What about the practices of the Jesuits? Let’s plunge into the Deeper Waters and find out.
My apologies for this being so late in the day. My computer was not being kind this morning and was failing to connect to the internet. Fortunately, the information technology team at NOBTS got it working again. My thanks to them. For now, the source material can again be found here.
These are some of the Jesuits’ beliefs. But what about their practice? What have they actually done?
“In 1572, the Jesuits, with the help of Prince Henry III were responsible for the St. Bartholomew’s Day Massacre. At this infamous event, which took place on August 15, 1572, the Jesuits murdered the Huguenot (Protestant) leaders gathered in Paris for the wedding of Princess Margaret, a Roman Catholic, and Henry of Navarre, a Huguenot. The murders inspired Roman Catholics to slaughter thousands of Huguenot men, women, and children. Henry of Navarre was not killed but was forced to renounce Protestantism, although his renounciation was insincere, and he remained a Protestant until 1593. The number of victims in this Jesuit conspiracy is estimated to be at least 10,000. In 1589, when Henry III was no longer useful to the Roman Catholic Church, he was assassinated by a monk by the name of Jacques Clement. Clement was called an ‘angel’ by the Jesuit priest, Camelot. Another Jesuit priest by the name of Guigard, who was eventually hanged, taught his students that Clement did nothing wrong. In fact he voiced rerets that Henry III had not been murdered earlier at the St. Bartholomew’s Day Massacre. He instructed them with lessons such as this: … Jacques Clement has done a meritorious act inspired by the Holy Spirit. If we can make war against the King then let’s do it; if we cannot make war against him, then let’s put him to death … we made a big mistake at the St. Bartholomew; we should have bled the royal vein …” [S1P91-92].
As bad as that was, “The Jesuit’s murderous ways were not yet completed in the history of the French Protestants! When Henry III was murdered, Henry of Navarre a Huguenot [Protestant], came to power. A hope for a Catholic rebellion never materialized, and Henry IV was allowed to reign. In 1592, an attempt was made to assassinate the Protestant king by a man named Barriere. Barriere admitted that he had been INSTRUCTED TO DO SO by a Father Varade, A JESUIT PRIEST. In 1594, another attempt was made by Jean Chatel who had been TAUGHT by Jesuit teachers and had confessed to the Jesuits what he was about to do. It was at that time that Father Guigard, the Jesuit teacher previously mentioned was hanged for his connection with this plot” [S1P92-93].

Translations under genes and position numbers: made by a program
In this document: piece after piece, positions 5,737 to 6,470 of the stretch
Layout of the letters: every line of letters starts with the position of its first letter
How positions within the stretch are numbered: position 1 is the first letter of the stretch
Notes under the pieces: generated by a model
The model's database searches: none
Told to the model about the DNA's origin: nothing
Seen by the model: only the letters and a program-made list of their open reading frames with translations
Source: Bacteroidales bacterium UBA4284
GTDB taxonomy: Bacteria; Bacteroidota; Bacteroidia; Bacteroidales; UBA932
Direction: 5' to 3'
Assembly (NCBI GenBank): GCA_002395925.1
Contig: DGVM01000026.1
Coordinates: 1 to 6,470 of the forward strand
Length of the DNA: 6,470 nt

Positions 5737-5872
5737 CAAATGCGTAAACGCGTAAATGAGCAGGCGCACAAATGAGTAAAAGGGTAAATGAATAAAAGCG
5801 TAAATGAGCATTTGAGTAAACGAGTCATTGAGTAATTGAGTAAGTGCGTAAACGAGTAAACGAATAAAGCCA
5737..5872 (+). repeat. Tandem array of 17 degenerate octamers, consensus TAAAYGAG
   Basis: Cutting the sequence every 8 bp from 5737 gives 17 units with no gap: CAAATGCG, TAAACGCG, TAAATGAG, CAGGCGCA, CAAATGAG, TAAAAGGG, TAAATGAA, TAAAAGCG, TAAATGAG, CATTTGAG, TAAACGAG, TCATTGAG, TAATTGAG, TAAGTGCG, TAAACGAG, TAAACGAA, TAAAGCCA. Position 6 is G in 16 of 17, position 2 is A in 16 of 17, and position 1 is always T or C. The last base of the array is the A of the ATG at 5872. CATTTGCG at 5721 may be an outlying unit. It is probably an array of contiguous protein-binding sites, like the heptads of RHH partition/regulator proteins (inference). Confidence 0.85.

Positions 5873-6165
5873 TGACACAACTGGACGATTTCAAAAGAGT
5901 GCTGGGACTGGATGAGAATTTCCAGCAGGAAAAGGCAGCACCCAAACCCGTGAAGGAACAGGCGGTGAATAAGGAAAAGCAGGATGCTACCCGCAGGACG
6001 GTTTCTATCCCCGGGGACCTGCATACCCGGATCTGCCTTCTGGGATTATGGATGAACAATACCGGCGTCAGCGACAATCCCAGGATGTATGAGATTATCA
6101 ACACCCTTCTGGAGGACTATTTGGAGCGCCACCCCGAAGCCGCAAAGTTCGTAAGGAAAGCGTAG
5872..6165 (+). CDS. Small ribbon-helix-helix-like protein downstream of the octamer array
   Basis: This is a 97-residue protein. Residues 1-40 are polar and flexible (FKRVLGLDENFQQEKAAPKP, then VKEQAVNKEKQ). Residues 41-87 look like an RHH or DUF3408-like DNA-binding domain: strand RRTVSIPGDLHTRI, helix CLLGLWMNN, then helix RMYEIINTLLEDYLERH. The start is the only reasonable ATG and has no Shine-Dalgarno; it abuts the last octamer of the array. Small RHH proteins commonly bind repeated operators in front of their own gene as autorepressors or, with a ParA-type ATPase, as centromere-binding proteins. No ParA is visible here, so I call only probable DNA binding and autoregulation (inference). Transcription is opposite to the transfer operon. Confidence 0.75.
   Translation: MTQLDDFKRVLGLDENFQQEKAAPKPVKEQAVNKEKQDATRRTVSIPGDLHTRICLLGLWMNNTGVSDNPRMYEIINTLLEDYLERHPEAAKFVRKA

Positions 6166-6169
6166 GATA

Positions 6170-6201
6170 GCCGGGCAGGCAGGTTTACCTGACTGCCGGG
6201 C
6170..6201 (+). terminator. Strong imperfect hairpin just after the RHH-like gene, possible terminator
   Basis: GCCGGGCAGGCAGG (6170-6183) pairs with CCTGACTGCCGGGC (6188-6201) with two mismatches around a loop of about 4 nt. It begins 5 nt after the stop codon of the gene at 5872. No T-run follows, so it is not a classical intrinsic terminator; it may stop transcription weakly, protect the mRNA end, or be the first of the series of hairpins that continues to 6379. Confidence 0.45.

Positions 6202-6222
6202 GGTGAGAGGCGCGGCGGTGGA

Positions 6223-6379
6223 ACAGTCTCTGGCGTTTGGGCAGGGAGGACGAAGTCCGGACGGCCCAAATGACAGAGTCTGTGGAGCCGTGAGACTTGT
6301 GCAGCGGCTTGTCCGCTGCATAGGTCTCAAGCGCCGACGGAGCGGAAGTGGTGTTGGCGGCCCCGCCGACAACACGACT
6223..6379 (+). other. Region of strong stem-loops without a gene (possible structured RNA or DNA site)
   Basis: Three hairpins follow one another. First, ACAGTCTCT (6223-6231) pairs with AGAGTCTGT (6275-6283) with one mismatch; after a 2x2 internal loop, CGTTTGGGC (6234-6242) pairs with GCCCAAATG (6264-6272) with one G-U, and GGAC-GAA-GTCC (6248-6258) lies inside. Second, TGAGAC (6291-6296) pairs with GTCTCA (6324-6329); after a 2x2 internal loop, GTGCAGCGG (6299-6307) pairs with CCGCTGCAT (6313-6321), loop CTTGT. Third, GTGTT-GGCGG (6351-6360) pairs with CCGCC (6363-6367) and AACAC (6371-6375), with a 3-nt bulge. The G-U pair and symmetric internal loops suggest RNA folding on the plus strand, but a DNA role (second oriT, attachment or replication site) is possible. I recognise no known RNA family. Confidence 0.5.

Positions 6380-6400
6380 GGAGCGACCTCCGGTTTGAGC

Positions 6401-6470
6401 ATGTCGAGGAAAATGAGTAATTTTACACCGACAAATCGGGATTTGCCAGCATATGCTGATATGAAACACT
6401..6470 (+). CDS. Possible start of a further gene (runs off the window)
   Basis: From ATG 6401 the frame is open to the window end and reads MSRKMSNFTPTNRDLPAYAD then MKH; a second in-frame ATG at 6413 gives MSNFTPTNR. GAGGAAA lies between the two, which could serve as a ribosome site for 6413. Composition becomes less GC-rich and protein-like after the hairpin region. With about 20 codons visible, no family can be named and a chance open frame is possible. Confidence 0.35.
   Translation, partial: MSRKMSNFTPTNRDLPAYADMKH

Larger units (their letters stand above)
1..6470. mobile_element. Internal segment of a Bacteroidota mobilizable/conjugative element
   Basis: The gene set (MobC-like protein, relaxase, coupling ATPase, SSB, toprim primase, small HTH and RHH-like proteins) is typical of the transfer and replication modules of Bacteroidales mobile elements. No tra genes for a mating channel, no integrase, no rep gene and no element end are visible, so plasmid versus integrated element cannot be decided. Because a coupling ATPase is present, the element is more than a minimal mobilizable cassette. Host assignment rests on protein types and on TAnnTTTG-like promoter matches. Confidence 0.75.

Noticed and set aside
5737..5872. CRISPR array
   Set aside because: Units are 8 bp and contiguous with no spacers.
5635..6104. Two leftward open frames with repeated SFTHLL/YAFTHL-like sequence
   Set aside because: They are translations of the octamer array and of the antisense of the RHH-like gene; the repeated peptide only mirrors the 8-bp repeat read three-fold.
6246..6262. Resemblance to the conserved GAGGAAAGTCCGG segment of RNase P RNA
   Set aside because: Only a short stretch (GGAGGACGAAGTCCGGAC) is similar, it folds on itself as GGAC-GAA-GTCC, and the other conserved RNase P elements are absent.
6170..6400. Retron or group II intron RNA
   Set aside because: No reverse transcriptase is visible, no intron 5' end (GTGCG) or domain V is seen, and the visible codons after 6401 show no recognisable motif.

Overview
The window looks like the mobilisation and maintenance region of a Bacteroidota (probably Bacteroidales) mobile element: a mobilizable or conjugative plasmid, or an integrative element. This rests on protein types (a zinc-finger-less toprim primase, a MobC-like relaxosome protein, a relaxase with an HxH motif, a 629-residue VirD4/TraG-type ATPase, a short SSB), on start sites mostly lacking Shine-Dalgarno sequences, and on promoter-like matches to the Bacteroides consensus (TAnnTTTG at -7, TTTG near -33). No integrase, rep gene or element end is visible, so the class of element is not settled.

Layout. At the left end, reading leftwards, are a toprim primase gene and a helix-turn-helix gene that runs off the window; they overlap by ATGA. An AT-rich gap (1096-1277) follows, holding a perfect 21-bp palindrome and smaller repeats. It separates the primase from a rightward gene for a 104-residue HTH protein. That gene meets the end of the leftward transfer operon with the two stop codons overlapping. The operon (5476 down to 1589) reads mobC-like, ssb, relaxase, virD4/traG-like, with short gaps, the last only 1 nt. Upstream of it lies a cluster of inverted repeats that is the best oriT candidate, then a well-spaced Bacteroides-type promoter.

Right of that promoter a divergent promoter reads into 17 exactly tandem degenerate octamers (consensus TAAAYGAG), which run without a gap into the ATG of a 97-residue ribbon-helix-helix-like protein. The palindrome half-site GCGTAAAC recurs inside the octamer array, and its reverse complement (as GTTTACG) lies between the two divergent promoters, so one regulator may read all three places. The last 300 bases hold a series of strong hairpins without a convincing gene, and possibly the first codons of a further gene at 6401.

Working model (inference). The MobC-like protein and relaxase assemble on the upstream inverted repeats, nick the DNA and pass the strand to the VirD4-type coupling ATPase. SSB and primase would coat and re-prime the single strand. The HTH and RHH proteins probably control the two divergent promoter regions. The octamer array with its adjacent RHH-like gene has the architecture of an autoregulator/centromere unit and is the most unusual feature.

Six years later, “In 1598, King Henry IV issued the Edict of Nantes, granting religious freedom to the Huguenots [Protestants]. They were allowed full civil rights and the right to hold public worship services in towns where they had congregations” [S1P93].
Well “This was the last straw! Henry the IV had to be eliminated! This time the Jesuits would allow for more careful planning. Edmund Paris details the assassination of King Henry IV:
… On the 16th of May, 1610, on the eve of his campaign against Austria, he was murdered by Ravaillac who confessed having been inspired by the writings of Fathers Mariana and Suarez. These two sanctioned the murders of heretic ‘tyrants’ or those INSUFFICIENTLY DEVOTED to the Papacy’s interests. The duke of Epernon, who made the king read a letter while the assassin was lying in wait, was a notorious friend of the Jesuits, and Michelet proved that they knew of this attempt. In fact, Ravaillac had confessed to the Jesuit Father d’Aubigny just before and, when the judges interrogated the priest, he merely replied that God had given him the gift to forget immediately what he heard in the confessional” [S1P93].
All of these sound bad and there are no primary sources cited. I do know there is a lot of misinformation on the medieval church and that period altogether, but for the sake of argument. Let’s accept all of this as true.
I mean, of course, it matters that it happened, but that doesn’t show that the text has been altered. I suspect most Roman Catholics who would read this would be quite ashamed to hear these kinds of accounts (Assuming they are true) and I dare say there are likely many times in Protestant history we have been the villains as well.
Reverend Gipp says: “This is the spirit of our enemy! THIS is the ruthlessness of the Roman Catholic Church against those who will not bow their knee to Rome! Would God use this church to preserve his word? [S1P93-94]
This is a horrible argument with just a simple question to show how bad it is.
Who preserved the Old Testament before Jesus came?
Why, yes. The nation of Israel. Now what was that nation like? Just read your Old Testament and you will see. They were hardly honoring to YHWH for the majority and yet, they were the ones that God used to preserve His word.
God uses flawed human beings regularly. Aside from Jesus, they’re the only kind of human beings He has.
Do these two doctrines (Protestantism and Catholicism) have anything in common? Obviously, not!
Now I would say we have a lot more in common that not, but that’s not relevant.
Should Protestants form ‘pacts’ or ‘agreements’ with Catholics? I think not.
The Protestant and Catholic beliefs are 180 degrees apart. These two belief systems are diametrically opposed to one another and will always be that way.
What happened in the past if true was horrible, but one should not stay there. If Johnson wants the RCC to answer for all the sins of its past, and to an extent they should, then we as Protestants should own up to ours.
Either way, bad argument.
(And I affirm the virgin birth)
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